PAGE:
Canal On Fire & Beautiful Smoke

The rapid and largely unregulated expansion of English towns in the 18th and 19th centuries led to some pretty horrific environmental conditions, most famously the ‘Great Stink’ of London’s Thames that led to the closure of parliament in  1858. But the great northern cities were pretty bad too. This is about the Bradford Canal, in 1835 from Victorian Cities by Asa Briggs:

‘The drains of the town are emptied into this water-course, and principally above the flood-gates. Besides, on both sides of the stream there are a great many factories of various kinds of manufacture, etc., the soil, refuse and filth of which fall into the beck. In summer-time, the water is low, and all this filth accumulates for weeks, or months, above the flood-gates and emits a most offensive smell. This noxious compound is  conveyed through the sluice into the canal, where it undergoes a process which renders it still more offensive. For the mill owners below the floodgates having a deficiency of water, contract with the proprietors of the canal, for a supply of water for their boilers. The water is conveyed for this purpose in pipes to the boiler,s, and after being used for he generation of steam, is conveyed back into the canal, so that the waters of the canal are scarcely ever cool in summer, and constantly emit the most offensive gases.’ The canal occasionally ‘took fire’: even we it was quiescent there were complaints of ‘noisome effluvia’. With urban features of this kind it is scarcely surprising that one of he Health of Towns Commissioners described Bradford as ‘the dirtiest, filthiest and worst regulated town in the Kingdom.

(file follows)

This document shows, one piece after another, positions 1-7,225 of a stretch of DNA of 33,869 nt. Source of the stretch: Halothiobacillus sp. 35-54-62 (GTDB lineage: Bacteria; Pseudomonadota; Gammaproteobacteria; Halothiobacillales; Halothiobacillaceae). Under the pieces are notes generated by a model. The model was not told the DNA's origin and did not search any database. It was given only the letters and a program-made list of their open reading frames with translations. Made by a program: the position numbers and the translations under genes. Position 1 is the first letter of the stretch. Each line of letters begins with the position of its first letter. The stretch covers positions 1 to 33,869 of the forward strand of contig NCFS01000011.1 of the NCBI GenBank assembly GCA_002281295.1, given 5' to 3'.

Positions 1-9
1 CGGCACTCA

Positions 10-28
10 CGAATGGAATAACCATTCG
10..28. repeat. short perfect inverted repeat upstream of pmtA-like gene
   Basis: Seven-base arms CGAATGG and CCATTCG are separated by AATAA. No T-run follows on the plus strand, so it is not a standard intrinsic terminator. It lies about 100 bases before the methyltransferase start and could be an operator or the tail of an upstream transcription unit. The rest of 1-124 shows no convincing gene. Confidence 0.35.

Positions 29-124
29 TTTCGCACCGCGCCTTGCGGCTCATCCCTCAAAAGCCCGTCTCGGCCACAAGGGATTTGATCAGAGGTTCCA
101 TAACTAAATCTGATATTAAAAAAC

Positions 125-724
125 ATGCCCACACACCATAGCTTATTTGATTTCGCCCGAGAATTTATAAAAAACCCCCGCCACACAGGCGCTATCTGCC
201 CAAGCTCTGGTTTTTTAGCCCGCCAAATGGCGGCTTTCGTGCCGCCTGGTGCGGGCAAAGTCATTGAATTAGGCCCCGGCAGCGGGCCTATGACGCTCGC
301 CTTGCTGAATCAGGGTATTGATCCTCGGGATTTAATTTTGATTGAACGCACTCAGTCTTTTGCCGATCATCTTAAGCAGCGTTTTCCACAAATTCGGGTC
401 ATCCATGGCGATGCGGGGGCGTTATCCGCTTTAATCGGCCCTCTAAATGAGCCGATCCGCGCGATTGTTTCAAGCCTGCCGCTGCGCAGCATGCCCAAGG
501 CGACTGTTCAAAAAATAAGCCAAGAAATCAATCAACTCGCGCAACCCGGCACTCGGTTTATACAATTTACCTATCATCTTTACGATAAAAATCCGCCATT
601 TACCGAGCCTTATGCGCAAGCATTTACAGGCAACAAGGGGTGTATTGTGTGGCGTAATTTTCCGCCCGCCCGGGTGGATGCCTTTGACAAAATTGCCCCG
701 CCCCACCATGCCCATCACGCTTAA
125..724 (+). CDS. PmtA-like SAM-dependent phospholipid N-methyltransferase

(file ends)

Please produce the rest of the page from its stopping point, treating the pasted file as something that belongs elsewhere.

The smoke nuisance was bad in both Leeds and Bradford. Leeds was described by Faucher as dark and disagreeable: ‘Sheffield is the only city in England which presents as gloomy an appearance as Leeds.’ Dickens, who knew that it was a ‘great town’ – he spoke wth feeling in 1847 at a Mechanics’ Institution soiree with George Stephenson as a fellow-guest – had described it also as we saw, as ‘beastly and nasty’. Bradford men either liked their own smoke or made fun of it. Just as one of its councillor defended the canal, which had acquired the nickname ‘River Stink’, so Councillor Baxendale called smoke a ‘good thing’. A local satirist took up the theme:

How beautiful is the smoke

The Bradford smoke”

pouring from numberless chimney-stacks,

Condensing and falling in showers of ‘blacks’,

All around

Upon the ground,

In lane and yard and street;

Or adding a grace

To the thankless face

Of yourself or the man you meet:

Now, n the eye, and now on the nose,

How beautiful is the smoke?”

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